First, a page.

4. In the business world at large, "innovation" is the hot buzzword. At the recent World Economic Forum in Davos, Yahoo's chief executive said the Internet has raced through four major eras in just 15 years. Is the amusement industry doing enough to innovate and cultivate creativity?
Historically, in regards to technology, the industry has not done enough, and much of the resistance has been at the operator level. For the most part, manufacturers in our industry have been much quicker to incorporate state-of-the-art technology into their products, but I'm buoyed by the shift I am seeing among my operator peers on the street. Sure, there are those who are hanging on, but these days I see that as the exception, not the rule.

5. What is your assessment of the Illinois video lottery program? A success, a disappointment or too early to tell?
It's a major victory for the operators and in particular the Illinois Coin Machine Operators Association. For years, the ICMOA worked tirelessly to clear the way for operator-run VLTs. While it took more than three years for the system to get up and running, it's finally in place. What is yet to be determined is whether the program will deliver the revenue that the state had originally projected. Regardless, Illinois has set the bar for others to follow.

6. You recently returned from California, where AMOA supported the formation of the California Entertainment Machine Association. Everyone is hoping that a new California trade organization will be more durable than the past three or four incarnations. Do you think this is likely?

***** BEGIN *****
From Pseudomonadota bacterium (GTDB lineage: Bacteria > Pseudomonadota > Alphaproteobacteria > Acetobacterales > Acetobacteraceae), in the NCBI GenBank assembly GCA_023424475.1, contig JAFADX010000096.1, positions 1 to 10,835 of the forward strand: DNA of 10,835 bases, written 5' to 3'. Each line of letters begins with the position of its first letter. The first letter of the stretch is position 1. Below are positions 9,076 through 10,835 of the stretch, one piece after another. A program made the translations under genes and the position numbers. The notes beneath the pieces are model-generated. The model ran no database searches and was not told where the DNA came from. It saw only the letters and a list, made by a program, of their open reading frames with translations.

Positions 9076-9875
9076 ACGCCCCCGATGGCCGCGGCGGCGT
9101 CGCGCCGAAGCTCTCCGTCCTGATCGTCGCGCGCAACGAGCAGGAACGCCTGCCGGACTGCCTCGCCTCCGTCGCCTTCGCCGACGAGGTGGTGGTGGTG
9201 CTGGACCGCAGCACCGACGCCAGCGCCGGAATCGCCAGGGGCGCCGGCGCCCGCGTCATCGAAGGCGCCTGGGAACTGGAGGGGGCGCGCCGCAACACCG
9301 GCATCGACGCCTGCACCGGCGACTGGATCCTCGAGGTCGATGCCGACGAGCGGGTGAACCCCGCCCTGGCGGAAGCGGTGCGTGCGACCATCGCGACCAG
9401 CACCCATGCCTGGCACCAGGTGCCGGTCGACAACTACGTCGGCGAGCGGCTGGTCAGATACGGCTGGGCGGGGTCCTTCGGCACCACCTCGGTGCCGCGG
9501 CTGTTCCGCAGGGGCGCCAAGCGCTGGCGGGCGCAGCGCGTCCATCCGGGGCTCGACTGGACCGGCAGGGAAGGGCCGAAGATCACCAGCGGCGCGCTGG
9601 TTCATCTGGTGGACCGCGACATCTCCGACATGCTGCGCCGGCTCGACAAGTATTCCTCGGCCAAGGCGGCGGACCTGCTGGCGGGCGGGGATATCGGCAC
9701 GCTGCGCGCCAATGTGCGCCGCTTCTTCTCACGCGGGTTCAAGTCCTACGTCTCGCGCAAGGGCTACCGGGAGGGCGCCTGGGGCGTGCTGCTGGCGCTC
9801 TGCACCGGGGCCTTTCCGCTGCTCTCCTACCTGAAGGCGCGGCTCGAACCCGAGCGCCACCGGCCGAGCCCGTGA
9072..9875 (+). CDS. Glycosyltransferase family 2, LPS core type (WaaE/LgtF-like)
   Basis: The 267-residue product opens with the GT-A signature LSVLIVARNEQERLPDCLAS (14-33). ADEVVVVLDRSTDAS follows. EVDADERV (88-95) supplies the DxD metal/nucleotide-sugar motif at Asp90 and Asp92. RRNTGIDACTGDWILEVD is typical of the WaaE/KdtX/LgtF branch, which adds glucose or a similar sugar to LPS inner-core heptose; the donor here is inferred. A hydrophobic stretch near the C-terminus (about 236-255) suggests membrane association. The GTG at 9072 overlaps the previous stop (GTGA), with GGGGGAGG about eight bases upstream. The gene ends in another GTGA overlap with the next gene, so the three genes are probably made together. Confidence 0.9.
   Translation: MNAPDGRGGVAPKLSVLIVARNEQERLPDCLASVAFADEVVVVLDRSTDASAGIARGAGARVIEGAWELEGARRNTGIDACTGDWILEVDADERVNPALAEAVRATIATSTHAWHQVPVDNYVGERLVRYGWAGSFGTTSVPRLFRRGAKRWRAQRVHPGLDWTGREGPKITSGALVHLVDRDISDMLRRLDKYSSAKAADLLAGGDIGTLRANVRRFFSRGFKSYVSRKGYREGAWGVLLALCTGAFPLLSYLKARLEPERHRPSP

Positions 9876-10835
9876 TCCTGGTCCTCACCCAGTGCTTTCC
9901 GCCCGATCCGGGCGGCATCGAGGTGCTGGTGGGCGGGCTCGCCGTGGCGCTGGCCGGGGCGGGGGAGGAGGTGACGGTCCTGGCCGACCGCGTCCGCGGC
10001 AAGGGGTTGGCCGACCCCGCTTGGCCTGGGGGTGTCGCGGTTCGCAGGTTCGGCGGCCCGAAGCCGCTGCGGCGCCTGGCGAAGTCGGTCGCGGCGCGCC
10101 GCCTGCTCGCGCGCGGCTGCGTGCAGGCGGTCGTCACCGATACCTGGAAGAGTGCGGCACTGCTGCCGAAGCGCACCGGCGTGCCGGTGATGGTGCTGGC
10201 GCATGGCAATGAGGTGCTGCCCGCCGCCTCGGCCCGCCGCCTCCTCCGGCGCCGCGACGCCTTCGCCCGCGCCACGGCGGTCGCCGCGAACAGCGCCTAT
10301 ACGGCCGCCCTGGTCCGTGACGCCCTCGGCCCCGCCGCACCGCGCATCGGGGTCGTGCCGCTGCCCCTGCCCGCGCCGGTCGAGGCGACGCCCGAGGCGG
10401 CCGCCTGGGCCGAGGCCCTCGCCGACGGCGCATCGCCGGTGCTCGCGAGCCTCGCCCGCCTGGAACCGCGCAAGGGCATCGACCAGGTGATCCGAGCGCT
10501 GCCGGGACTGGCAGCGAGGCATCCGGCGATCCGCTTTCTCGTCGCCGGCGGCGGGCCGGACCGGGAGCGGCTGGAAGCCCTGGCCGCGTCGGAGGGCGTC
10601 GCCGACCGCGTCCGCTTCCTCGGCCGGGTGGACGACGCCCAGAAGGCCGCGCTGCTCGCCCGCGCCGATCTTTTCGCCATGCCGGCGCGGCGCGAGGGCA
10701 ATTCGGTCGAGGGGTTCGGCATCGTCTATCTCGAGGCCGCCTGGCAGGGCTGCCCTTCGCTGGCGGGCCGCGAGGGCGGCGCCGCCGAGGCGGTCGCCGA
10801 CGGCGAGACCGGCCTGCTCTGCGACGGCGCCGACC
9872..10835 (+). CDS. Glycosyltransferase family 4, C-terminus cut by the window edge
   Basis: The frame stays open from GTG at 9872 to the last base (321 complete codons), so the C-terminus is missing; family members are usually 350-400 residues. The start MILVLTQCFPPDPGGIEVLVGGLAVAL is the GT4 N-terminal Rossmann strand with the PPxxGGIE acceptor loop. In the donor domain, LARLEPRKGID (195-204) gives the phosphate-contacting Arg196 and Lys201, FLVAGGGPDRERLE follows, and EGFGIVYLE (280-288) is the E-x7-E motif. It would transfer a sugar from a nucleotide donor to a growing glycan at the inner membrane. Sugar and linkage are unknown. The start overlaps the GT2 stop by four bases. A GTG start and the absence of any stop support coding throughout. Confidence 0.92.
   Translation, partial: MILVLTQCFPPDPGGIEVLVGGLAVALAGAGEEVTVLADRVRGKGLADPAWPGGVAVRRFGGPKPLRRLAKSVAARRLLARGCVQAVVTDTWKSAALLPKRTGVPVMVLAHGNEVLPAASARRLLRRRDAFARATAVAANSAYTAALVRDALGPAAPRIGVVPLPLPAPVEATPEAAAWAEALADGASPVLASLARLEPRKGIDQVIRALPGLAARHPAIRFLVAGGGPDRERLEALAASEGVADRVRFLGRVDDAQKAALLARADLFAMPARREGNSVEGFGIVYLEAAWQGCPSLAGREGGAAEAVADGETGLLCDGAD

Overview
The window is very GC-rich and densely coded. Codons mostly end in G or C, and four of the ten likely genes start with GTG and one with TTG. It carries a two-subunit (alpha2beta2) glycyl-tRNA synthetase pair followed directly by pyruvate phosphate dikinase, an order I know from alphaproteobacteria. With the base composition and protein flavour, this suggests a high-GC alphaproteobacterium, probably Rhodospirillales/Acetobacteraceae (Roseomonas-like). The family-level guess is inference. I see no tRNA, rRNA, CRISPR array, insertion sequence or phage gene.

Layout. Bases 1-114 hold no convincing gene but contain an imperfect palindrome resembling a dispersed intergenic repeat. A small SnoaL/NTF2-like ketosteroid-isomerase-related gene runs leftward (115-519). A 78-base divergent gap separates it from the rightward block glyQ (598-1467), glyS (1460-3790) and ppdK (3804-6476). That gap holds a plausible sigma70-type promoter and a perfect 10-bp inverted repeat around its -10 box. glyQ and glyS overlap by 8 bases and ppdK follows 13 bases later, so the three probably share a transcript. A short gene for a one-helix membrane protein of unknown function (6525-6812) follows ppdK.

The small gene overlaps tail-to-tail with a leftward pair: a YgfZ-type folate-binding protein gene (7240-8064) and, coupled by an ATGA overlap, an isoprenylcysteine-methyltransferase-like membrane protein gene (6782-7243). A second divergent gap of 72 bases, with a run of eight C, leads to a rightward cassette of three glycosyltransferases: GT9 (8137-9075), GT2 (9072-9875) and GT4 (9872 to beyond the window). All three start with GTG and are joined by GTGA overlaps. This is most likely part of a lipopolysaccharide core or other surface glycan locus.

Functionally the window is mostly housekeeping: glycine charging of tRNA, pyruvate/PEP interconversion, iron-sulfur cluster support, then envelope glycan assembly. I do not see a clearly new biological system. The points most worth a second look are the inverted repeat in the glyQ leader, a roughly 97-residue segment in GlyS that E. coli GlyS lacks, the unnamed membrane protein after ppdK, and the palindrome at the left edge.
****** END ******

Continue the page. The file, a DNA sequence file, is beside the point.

It's very probable. I sense commitment among the new group's members. There are some new players in California who have pledged their support and involvement, which is key to any association's success. California's industry members are constantly facing issues that pose threats to the trade, but there is growing recognition that they need to be prepared. They are motivated and organized, and I am confident CEMA will evolve into a stable, engaged group for the long haul.

7. Maryland is the most recent state where regulation-happy officials seem ready to wipe out an important segment of the amusement industry with the stroke of a pen. Why does this keep happening?
I really don't think many elected officials -- in Maryland and other states -- have a clear understanding of our industry and the business models of the equipment we operate. That makes us vulnerable and only underscores the need for state associations to increase their relationship-building efforts with their state Legislatures. Frankly, we see abuse -- self-inflicted by operators -- with certain types of equipment. We can, and need to, do a better job of policing ourselves, or the cycle is destined to continue.

8. For decades, coin-op has been married to the tavern industry, and it's become a troubled marriage. America has waged a 40-year war on smoking and alcohol consumption, from statewide smoking bans to ever-tougher DUI enforcement. Now we're in the middle of a decade-long healthcare debate, with the result that this war on drinking and smoking is threatening to grow even more intense with new emphasis on "personal responsibility" insurance costs and "outcomes-based medicine." What can the industry do to reposition itself in this changed environment?
I maintain the worst is over when it comes to the impact of smoking bans and tougher DUI laws on our industry. Unless another Prohibition reenters the picture, I think we've reached bottom concerning the economic toll on the industry. We've withstood the body blows and are working on ways -- through music delivery, redemption, coin-op sports leagues and different types of locations, among other strategies -- to respond to the lifestyle shifts we've been facing in recent times.

9. During the past year, what progress has been made to help combat music piracy?